While in Rotterdam, I embarked on a lengthy run one afternoon to explore the modern and beautiful port city. As our hostel was located almost directly on the Nieuwe Maas, a distributary of the Rhine river, I wanted to explore along the waterfront and then head towards the famous cube houses. I was interested to see if the houseboat culture of Amsterdam transcended city boundaries. Although I did see a few, most de-commissioned boats that I saw had be transformed in floating bars, restaurants, and hotels. As was noted during our Port cruise of Rotterdam, the city’s shipping industry is still very much alive and well. I began to leave the edge of the Nieuwe Maas and reached my first stop; the Cube Houses. Designed by architect Piet Blom in 1984 the houses represent a forest with each individual house representing a tree.
I was a little underwhelmed to be honest, but the unique design and hopeful vision of the designing architect is something worth noting. As I continued I noticed that cars were much more prevalent in Rotterdam, and although there was ample bike traffic it was not as pronounced as in Amsterdam. As Rotterdam is a post war city that was completely rebuilt after being leveled during World War II, city planners would have incorporated the rise of the personal automobile when designing the road system.
Continuing past the cube houses I came across Centrale Bilbiotheek Rotterdam, or the Rotterdam Public Library. This impressive building is another example of modernist design influence in Rotterdam. The area in the vicinity of the library is designed to encourage public interaction and social gatherings, with a cafe and outdoor patio attached to the library and benches and tables shaded by trees just outside the library’s doors.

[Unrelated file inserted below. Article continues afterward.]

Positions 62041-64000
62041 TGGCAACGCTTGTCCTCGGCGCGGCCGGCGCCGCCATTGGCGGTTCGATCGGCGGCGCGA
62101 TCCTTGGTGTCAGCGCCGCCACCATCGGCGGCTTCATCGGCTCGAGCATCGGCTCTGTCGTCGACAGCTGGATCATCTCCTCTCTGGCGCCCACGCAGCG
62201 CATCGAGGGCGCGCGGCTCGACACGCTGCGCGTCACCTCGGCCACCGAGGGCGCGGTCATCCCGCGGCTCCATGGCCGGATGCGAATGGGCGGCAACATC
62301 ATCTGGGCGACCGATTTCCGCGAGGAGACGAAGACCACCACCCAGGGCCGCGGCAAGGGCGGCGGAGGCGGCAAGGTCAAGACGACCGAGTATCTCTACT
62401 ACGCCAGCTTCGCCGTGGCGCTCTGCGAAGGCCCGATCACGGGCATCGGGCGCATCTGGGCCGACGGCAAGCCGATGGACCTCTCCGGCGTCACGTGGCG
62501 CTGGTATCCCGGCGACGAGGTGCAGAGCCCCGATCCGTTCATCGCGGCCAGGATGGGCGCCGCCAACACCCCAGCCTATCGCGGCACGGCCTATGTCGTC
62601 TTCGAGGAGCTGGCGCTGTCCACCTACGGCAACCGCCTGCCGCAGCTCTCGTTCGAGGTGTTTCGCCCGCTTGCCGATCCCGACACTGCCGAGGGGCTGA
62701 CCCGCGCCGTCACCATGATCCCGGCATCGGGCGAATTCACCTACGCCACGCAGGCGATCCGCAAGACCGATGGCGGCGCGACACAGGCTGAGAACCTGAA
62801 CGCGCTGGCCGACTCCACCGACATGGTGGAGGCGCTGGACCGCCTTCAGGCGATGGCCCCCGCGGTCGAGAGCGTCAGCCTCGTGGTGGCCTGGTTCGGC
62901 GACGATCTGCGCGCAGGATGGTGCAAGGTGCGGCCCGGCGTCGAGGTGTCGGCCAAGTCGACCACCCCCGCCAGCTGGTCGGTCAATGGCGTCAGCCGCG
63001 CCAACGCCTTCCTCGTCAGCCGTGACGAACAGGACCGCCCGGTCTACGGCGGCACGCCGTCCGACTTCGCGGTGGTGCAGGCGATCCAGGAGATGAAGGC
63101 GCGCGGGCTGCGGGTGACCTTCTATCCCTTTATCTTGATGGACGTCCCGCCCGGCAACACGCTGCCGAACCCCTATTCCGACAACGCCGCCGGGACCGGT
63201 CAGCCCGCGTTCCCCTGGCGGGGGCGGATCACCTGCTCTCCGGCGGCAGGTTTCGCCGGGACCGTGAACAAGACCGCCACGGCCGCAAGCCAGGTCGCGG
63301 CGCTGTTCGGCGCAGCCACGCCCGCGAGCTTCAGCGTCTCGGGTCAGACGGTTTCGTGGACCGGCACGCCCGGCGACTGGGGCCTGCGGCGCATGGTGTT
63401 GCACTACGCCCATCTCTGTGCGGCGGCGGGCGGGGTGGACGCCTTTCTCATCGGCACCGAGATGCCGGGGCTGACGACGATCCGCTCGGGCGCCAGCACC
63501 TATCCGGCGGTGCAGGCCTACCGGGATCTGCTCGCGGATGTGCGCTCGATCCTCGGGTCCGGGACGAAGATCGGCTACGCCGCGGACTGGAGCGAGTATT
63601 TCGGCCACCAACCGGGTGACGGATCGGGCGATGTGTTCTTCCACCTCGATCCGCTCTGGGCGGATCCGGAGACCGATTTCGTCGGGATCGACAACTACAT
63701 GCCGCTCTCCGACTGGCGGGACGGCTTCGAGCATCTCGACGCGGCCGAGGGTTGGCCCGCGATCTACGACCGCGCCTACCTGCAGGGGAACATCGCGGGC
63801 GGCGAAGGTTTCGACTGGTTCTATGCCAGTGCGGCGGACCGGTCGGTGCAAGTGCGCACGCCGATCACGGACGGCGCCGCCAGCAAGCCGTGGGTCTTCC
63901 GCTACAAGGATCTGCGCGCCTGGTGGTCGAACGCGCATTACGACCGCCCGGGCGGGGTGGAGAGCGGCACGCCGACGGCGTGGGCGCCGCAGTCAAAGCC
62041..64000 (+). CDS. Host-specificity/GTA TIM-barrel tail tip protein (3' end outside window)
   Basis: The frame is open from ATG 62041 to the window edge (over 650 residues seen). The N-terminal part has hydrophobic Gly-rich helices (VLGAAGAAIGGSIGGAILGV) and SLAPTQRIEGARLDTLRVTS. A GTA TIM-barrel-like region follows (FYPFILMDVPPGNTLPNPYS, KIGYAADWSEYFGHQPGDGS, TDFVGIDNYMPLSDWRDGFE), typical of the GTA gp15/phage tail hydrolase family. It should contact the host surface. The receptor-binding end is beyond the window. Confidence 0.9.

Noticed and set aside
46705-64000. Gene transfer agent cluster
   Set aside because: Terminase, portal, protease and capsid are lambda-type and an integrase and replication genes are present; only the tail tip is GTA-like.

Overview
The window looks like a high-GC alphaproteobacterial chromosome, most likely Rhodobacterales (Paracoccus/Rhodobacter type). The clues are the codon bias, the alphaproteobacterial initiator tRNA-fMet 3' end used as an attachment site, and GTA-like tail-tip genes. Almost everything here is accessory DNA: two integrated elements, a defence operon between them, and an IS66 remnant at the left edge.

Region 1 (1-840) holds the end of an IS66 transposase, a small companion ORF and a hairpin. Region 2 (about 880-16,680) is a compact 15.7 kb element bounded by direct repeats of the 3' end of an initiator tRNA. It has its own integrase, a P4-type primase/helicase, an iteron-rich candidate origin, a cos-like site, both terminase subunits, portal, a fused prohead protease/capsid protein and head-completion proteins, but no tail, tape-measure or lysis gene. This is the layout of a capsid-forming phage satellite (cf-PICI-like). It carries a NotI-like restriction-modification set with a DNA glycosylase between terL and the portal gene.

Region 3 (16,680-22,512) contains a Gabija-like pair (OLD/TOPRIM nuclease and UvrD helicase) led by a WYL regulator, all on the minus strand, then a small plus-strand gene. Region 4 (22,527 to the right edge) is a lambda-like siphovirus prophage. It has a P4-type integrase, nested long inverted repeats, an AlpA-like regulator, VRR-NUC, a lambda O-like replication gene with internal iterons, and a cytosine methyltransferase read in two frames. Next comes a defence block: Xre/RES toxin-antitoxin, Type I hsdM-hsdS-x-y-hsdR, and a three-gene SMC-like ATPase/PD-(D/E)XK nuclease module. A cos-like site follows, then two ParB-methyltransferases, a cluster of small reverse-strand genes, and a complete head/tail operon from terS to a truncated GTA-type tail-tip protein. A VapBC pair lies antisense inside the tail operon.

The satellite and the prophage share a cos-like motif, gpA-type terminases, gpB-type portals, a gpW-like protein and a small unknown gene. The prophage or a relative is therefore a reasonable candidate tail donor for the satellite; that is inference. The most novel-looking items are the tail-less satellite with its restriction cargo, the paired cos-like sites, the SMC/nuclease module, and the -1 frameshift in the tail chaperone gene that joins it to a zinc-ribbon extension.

As I began to make my way west I entered the shopping and business district along Meent, one of the busier car heavy streets that I encountered during the trip. There were several lanes of traffic, and at the intersection of Meent and Coolsingel I inadvertently stumbled across a building whose design has made it well known in the architecture and perhaps even culinary world; The Coolsingel McDonald’s.
Unfortunately the photo I took did not turn out very well, so I have sourced one from the internet to illustrate this post. The Coolsingel McDonald’s was designed by Dutch architecture firm Mei Architects. Hired by McDonald’s after the original building was voted the “ ugliest in the city” by Rotterdam residents, The new building features a spiral staircase, glass walls, and golden accents. I felt a little silly taking photos of a fast food restaurant, but the unique design felt like McDonald’s was a worthy part of my Rotterdam running tour to document.